Remember that line in the classic 1967 Dustin Hoffman film The Graduate where Mr. McGuire offered Benjamin one word of advice, “Plastics”? If that movie was filmed in 2012, he would have said “MongoDB.”
Well, maybe he would have said “HTML5” but if he was offering two words of advice, the next word would have been “MongoDB” for sure.
The point is, he wouldn’t have said “iOS” or “Android” or even “mobile.”
That’s because in a list of the Top 10 most sought after job skills by resume site Indeed.com, MongoDB is No. 2 — beat only by HTML5. That makes MongoDB more sought after than iOS and Android and mobile. Indeed.com searches millions of job postings to come up with its list of the fastest growing keywords.
With Tuesday’s news that 10gen, makers of the MongoDB database, grabbed a boatload of new funding on a half billion valuation, we are looking at a company that will very likely do what no other open source company besides Red Hat has done yet — become a billion dollar company. And that’s only the beginning because “the database market is bigger than the server/operating system market,” says 10gen’s CEO Dwight Merriman.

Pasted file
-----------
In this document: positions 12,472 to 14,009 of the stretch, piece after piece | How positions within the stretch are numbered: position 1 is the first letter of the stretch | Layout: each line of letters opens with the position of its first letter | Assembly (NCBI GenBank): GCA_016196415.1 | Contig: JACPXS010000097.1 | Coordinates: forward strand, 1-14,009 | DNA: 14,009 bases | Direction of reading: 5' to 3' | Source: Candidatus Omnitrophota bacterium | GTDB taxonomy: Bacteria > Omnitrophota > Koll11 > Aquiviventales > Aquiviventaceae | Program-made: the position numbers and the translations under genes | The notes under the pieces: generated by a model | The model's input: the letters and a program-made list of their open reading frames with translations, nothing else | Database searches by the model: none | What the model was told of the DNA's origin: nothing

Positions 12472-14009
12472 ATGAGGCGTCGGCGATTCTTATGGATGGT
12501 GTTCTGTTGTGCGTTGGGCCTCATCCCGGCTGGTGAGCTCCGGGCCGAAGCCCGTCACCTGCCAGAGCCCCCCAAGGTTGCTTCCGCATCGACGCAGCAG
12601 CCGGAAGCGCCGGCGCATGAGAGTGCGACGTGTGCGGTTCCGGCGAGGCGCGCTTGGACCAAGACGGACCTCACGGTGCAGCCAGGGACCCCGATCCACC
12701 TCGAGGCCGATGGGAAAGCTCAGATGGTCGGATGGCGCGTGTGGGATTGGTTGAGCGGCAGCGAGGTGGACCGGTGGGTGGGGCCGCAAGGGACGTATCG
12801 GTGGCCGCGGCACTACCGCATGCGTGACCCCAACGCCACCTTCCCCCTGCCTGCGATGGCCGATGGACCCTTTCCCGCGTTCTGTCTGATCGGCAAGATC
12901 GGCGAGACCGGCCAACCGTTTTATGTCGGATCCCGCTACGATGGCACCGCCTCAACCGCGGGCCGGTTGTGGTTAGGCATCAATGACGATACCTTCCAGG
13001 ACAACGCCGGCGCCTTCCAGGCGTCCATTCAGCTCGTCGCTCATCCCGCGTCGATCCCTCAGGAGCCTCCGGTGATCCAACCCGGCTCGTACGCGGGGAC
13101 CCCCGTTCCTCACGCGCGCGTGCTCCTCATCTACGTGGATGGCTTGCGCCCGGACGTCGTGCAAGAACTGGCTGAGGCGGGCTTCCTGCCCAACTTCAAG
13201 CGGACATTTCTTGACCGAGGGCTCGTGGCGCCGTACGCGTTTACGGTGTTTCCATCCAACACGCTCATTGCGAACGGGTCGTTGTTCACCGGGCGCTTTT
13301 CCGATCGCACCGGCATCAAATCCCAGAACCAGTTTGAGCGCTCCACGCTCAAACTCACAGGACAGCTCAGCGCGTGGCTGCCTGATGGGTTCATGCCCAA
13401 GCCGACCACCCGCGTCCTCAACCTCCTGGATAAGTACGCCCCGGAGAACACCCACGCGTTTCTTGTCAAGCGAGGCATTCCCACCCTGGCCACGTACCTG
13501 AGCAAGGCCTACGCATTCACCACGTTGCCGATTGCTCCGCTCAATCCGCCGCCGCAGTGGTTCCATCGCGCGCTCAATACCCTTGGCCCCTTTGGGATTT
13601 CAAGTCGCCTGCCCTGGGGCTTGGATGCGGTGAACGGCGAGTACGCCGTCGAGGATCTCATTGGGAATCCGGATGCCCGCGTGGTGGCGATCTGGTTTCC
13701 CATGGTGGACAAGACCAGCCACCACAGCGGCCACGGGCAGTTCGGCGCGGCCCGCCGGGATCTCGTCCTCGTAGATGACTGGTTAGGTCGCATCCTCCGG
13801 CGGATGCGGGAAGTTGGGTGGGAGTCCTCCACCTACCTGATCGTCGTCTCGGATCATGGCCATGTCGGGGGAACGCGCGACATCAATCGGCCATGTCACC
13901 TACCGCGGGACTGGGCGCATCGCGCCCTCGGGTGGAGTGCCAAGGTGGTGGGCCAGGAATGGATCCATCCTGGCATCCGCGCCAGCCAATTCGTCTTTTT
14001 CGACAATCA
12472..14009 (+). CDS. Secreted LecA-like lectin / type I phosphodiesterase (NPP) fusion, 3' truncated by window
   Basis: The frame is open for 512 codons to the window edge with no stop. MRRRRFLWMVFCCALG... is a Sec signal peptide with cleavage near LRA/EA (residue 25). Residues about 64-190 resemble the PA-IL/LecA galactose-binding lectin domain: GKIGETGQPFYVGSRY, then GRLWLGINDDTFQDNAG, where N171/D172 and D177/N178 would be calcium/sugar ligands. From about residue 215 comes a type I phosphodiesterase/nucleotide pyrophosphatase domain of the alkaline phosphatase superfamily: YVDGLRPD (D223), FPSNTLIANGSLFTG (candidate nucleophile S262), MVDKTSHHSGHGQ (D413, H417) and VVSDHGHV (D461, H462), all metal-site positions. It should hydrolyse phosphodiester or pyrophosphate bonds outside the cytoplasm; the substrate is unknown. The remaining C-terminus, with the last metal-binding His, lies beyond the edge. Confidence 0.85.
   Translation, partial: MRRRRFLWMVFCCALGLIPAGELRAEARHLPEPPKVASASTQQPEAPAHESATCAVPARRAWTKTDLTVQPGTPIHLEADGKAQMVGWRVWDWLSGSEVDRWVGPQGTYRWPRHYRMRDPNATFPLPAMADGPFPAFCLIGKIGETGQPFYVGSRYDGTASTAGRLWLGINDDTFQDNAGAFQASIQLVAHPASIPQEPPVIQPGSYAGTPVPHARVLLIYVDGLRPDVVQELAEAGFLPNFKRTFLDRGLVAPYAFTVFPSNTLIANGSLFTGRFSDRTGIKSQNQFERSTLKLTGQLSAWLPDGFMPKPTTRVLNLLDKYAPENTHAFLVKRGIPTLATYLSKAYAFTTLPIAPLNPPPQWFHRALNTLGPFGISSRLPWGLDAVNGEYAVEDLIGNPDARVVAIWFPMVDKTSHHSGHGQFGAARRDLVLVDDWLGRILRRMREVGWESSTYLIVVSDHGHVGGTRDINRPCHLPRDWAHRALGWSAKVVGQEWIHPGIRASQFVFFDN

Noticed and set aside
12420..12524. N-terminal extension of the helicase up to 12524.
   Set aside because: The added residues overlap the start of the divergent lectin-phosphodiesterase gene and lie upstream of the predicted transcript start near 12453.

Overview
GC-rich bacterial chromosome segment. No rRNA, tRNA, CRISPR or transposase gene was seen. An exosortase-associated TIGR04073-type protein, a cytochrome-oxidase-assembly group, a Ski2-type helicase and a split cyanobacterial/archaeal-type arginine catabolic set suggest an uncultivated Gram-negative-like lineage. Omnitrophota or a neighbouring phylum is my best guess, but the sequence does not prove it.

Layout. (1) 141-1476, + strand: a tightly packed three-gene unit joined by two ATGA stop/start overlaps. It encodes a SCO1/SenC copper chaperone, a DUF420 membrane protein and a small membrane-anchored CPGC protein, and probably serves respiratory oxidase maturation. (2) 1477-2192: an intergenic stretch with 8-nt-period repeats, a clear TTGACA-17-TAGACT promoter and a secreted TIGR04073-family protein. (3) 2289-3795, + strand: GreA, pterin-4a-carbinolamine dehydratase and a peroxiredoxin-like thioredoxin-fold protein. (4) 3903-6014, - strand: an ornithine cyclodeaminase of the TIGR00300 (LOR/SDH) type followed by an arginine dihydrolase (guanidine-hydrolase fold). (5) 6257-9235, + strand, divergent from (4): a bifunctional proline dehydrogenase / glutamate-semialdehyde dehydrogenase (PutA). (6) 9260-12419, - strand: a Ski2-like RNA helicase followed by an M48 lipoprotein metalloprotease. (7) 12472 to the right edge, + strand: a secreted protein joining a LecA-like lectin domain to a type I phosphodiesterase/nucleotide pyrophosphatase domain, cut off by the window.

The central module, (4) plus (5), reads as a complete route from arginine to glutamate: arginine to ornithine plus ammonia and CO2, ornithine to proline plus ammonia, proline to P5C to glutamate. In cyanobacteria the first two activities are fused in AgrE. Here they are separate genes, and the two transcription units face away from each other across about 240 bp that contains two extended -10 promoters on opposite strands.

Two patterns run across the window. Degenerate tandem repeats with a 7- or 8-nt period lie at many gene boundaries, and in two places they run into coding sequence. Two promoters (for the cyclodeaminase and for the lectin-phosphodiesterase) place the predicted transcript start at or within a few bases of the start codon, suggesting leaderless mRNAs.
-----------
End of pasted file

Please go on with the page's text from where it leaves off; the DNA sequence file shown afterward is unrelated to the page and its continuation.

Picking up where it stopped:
Merriman is also a cofounder, investor, and board member of Business Insider.
We got on the phone with him this week to find out his plans for the company.
In a word: huge.
“The goal is to have the most popular database period, used more than Oracle or [IBM’s] DB2,” he says. Merriman isn’t just the CEO. He co-wrote MongoDB with 10gen co-founder and CTO Eliot Horowitz.
This doesn’t mean 10gen will kill Oracle — just maim it. Traditional databases will always be around. But MongoDB is a new type of database, known as “noSQL.” It is better for Web apps and the cloud — and that’s the next big thing for software.
It’s better for the cloud because noSQL can instantly grow really big by spreading itself over lots of ordinary, cheap Intel-based servers. This type of database can also handle data that’s messy and unpredictable. A traditional database wants things tightly structured and all on one server. As it grows, it needs a bigger, more expensive server.
Because more companies are writing web apps, they are trying MongoDB or one of its competitors (Couchbase, Cassandra). Once they try noSQL and see how easy it is to use, they always come back from more, says Merriman.
“It’s to the point now, where some organisations are using Mongo as the default choice when write a new app,” he says.
By the way, Business Insider uses MongoDB and has since 2009. Here’s a very technical article that explains how we’re using it.